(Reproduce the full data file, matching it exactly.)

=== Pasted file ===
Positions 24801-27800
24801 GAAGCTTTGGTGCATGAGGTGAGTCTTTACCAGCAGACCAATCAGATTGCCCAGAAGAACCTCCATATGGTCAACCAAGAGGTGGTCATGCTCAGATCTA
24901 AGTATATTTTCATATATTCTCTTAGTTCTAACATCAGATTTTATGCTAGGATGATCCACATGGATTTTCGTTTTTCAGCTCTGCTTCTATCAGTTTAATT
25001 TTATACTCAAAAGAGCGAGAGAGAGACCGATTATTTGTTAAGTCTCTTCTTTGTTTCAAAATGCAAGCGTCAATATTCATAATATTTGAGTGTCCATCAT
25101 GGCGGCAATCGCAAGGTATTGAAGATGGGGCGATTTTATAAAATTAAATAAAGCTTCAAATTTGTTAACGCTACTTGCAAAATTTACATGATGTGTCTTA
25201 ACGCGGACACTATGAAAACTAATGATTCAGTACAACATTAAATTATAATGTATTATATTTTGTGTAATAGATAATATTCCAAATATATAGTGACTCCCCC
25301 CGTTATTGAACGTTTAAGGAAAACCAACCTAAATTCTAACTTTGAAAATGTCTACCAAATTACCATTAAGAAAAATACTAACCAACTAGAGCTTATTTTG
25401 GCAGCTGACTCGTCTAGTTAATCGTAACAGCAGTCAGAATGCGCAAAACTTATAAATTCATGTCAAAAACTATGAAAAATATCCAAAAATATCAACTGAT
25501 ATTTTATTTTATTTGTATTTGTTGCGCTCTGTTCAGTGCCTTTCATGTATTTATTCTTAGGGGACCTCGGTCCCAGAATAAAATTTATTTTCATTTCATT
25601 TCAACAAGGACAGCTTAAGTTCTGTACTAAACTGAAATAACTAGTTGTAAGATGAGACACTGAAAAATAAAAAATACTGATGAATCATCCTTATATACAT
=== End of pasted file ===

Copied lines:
Positions 24801-27800
24801 GAAGCTTTGGTGCATGAGGTGAGTCTTTACCAGCAGACCAATCAGATTGCCCAGAAGAACCTCCATATGGTCAACCAAGAGGTGGTCATGCTCAGATCTA
24901 AGTATATTTTCATATATTCTCTTAGTTCTAACATCAGATTTTATGCTAGGATGATCCACATGGATTTTCGTTTTTCAGCTCTGCTTCTATCAGTTTAATT
25001 TTATACTCAAAAGAGCGAGAGAGAGACCGATTATTTGTTAAGTCTCTTCTTTGTTTCAAAATGCAAGCGTCAATATTCATAATATTTGAGTGTCCATCAT
25101 GGCGGCAATCGCAAGGTATTGAAGATGGGGCGATTTTATAAAATTAAATAAAGCTTCAAATTTGTTAACGCTACTTGCAAAATTTACATGATGTGTCTTA
25201 ACGCGGACACTATGAAAACTAATGATTCAGTACAACATTAAATTATAATGTATTATATTTTGTGTAATAGATAATATTCCAAATATATAGTGACTCCCCC
25301 CGTTATTGAACGTTTAAGGAAAACCAACCTAAATTCTAACTTTGAAAATGTCTACCAAATTACCATTAAGAAAAATACTAACCAACTAGAGCTTATTTTG
25401 GCAGCTGACTCGTCTAGTTAATCGTAACAGCAGTCAGAATGCGCAAAACTTATAAATTCATGTCAAAAACTATGAAAAATATCCAAAAATATCAACTGAT
25501 ATTTTATTTTATTTGTATTTGTTGCGCTCTGTTCAGTGCCTTTCATGTATTTATTCTTAGGGGACCTCGGTCCCAGAATAAAATTTATTTTCATTTCATT
25601 TCAACAAGGACAGCTTAAGTTCTGTACTAAACTGAAATAACTAGTTGTAAGATGAGACACTGAAAAATAAAAAATACTGATGAATCATCCTTATATACAT